Why We Recommend Using the FLSA Reclassification Letter

by Mammoth Team on November 15, 2016

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Q: I’m trying to think of the easiest way to deal with the new overtime rules. We have employees working in many locations, so I was thinking I could just send a company-wide email telling ALL employees that their overtime needs to be pre-approved. This way those who end up getting reclassified are aware of the rules (and everyone else gets a good reminder). Does this seem like an okay approach to getting the word out?

A: I would advise against this approach. If you were to simply send out an email to all employees reminding them of the company's overtime policy, it's very likely that employees currently classified as exempt would completely disregard the email.

Instead, I strongly recommend issuing an FLSA Reclassification letter to each employee who will be reclassified. The letter should be issued before employees are changed from exempt to non-exempt; we recommend at least one pay period of advance notice. The letter should inform employees of the federal rule changes and details about their new pay structure and rate of pay. We have a sample letter available in the FLSA Overtime Changes Action Guide.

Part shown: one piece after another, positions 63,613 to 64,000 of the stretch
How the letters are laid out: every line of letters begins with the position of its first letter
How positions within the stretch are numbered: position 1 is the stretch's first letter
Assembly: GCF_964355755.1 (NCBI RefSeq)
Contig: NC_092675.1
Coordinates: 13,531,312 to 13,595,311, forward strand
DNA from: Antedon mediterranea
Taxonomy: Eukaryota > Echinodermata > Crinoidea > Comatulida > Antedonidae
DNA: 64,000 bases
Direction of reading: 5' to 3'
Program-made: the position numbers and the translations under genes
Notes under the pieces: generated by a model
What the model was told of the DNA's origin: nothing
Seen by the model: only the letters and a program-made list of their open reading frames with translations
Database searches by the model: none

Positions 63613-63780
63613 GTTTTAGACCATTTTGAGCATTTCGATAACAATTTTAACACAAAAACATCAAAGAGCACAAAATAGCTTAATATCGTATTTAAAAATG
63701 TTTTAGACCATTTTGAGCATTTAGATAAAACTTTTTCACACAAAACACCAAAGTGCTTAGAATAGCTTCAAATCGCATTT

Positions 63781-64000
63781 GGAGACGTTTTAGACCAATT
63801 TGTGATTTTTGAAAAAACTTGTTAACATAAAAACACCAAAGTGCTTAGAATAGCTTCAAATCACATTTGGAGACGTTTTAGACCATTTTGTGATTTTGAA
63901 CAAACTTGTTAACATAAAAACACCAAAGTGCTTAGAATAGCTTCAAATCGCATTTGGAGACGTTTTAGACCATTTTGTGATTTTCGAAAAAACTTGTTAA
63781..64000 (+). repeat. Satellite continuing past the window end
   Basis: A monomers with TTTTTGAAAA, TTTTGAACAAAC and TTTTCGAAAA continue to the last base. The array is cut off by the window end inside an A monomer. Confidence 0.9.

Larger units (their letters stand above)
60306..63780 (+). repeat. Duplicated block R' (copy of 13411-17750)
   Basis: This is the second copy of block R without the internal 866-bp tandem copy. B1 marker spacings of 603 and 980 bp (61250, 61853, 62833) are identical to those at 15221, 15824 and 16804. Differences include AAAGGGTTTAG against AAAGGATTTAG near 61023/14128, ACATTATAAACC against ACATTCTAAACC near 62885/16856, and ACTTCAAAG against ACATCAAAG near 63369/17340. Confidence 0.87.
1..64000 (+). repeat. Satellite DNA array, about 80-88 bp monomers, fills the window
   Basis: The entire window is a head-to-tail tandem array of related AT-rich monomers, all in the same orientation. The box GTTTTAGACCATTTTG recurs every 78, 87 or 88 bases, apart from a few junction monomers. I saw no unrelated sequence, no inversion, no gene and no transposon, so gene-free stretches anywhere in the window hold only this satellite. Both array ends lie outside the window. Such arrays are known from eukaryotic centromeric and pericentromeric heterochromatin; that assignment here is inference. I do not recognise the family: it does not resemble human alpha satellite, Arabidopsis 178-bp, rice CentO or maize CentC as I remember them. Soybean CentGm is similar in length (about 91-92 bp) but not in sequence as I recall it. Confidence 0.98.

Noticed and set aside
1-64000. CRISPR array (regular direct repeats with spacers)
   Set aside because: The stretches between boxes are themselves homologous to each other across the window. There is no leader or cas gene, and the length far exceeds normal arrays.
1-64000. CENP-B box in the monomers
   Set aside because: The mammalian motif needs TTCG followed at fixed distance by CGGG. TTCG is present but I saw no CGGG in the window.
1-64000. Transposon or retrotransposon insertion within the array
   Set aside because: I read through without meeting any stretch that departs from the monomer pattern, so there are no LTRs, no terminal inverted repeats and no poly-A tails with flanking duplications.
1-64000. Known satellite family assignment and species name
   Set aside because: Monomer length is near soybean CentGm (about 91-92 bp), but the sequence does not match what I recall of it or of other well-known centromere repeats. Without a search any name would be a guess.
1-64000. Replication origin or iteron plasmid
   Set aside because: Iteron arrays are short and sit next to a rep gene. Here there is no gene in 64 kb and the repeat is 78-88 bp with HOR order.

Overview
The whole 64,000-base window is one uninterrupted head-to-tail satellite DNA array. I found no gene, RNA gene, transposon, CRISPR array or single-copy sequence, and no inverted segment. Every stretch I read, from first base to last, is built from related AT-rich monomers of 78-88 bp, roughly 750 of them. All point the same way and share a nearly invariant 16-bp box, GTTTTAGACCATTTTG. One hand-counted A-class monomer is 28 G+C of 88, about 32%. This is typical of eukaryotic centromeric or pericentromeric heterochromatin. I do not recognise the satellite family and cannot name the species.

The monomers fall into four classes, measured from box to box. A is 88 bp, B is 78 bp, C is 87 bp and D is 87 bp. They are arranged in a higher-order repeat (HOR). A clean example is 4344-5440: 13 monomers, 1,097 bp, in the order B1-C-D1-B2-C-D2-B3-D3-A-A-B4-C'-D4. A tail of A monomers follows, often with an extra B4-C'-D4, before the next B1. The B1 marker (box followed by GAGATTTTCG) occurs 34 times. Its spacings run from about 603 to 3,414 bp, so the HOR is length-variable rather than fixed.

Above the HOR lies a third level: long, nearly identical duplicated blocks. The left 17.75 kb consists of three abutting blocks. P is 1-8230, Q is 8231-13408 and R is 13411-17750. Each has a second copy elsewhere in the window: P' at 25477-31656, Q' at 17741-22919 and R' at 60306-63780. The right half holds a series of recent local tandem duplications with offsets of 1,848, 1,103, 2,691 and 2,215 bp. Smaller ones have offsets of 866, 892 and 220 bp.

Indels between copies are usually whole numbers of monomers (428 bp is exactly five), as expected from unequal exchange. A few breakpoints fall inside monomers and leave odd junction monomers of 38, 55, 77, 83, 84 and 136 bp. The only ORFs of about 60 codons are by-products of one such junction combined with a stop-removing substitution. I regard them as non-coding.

In addition to providing information about their classification change, you should also ensure employees have a copy of any policies that will be applicable to them now that they are non-exempt. Likely candidates include overtime (as you are aware), off-the-clock work prohibitions, timekeeping requirements, meal and rest break rules, and any policy you’d like to enforce regarding their use of personal electronic devices for work. If employees are seeing these for the first time, make sure you get a signed acknowledgement. If these are already in your employee handbook, give your soon-to-be-reclassified employees time to reread it with their new classification in mind.

We have an assortment of sample policies in the Mammoth Support Center, and dedicated HR Professionals ready to help you prepare for the December 1 effective date.

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Topics: Compliance, Wage & Hour